This point is made by Leo O'Donovan's article "Lifting the veil: symposium, controversial exhibit explore gay identity in art". O'Donovan explains the exploration that him and his colleagues went through with their own pieces that helped express their gay identity at the time that they were questioning it. He just used painting though as a way to portray this instead of it actually being physical things used like Clancy did. What both artists did was used the space setting of the frame for their work and combined it with the ideas that they want to communicate to make a piece that expressed whatever they were feeling.  Clancy and O'Donovan believe that it is the emotion behind the art work that is important. Without that, the piece is lifeless and can't really get a good show on what it is meant to be. The fact that they do different types of work though certainly might put an impact of their similar thoughts compared to if they were to both be working with the same type of art material.
I found this interesting because a lot of people seem to be finding a similar idea to expressing their own identity and sexuality through art. A blogger that I came across during my research names Elizabeth De Leon did a post on how she used painting as well as a medium for expressing her thoughts on her self. While this is not exactly as interesting as Clancy's art medium due to it's simplistic material, it is still an interesting idea because like Clancy and O'Donovan, she uses the color theory to portray emotion through her pieces.
This painting was done by Sonja Schenk from De Loan's collection expressing what Schenk believes to be on the inside of herself, capturing her soul.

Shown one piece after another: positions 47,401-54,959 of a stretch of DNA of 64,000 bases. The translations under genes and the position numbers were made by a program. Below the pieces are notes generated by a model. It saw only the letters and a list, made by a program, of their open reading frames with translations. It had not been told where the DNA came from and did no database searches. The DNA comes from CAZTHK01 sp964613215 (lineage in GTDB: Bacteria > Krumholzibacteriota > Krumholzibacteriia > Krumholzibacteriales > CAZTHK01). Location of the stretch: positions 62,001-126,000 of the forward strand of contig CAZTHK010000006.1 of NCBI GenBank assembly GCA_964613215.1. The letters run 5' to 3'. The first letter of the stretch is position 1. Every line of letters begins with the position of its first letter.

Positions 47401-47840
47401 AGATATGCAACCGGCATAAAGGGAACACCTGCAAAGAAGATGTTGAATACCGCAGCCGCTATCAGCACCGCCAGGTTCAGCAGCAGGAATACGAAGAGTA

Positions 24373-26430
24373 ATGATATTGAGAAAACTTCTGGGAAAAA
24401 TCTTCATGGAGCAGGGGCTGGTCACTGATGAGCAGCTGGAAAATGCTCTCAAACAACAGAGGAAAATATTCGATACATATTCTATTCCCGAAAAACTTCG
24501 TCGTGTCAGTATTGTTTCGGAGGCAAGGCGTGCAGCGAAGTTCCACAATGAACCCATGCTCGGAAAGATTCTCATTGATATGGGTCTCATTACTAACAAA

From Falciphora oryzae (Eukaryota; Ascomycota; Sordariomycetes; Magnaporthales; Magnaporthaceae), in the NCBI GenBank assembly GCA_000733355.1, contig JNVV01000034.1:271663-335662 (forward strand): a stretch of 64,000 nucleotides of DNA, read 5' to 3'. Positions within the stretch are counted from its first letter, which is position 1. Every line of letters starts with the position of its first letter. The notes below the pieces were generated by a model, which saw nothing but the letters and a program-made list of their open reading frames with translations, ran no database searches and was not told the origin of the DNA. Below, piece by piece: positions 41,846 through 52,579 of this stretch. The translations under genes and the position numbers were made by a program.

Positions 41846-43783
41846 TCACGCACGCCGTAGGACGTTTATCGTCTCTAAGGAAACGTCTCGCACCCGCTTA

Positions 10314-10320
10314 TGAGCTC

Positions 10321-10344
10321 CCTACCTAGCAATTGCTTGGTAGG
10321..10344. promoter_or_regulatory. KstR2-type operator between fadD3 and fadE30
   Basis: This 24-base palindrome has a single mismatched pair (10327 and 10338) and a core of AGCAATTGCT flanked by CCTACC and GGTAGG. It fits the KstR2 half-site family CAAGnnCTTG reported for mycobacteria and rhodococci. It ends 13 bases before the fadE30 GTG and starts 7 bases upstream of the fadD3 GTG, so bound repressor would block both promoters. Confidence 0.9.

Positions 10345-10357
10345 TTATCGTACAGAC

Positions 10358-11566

Other artists such as Frida Khalo have used such expressionism as well to convey their belief in themselves. Her usage of it mostly discusses the affect that her experiences throughout life have changed her but the principle it still the same. She still seeks to show viewers how using something physical (even a thicker application of the paint) can really show how people can express enough emotion and thought behind a flat canvas with whatever idea they want to show.
-Justine Samaha
Clancy, Majella. " Paintings, Gender and Space: Aspects of Contemporary Women's Painting Practice in Context" A Interdisciplinary Journal. 41:8 (2012) 959-975. TandFonline. Web. 20 April 2013.
O'Donovan, Leo. " Lifting the veil: symposium, controversial exhibit explore gay identity in art " National Catholic Reporter. 47.9 (2011) 19, Academic One File. Web. 20 April 2013.
Admin. "The Exploration of Identity through Self-Portraiture by Raymond Roca." Niram Art Magazine Articles in English. Defeses Fine Arts, n.d. Web. 22 Apr. 2013.
De Leon, Elizabeth. "Rhizome | Identity - Expression Through Multiple Mediums." Rhizome | Identity - Expression Through Multiple Mediums. Rhizome, 2011. Web. 22 Apr. 2013.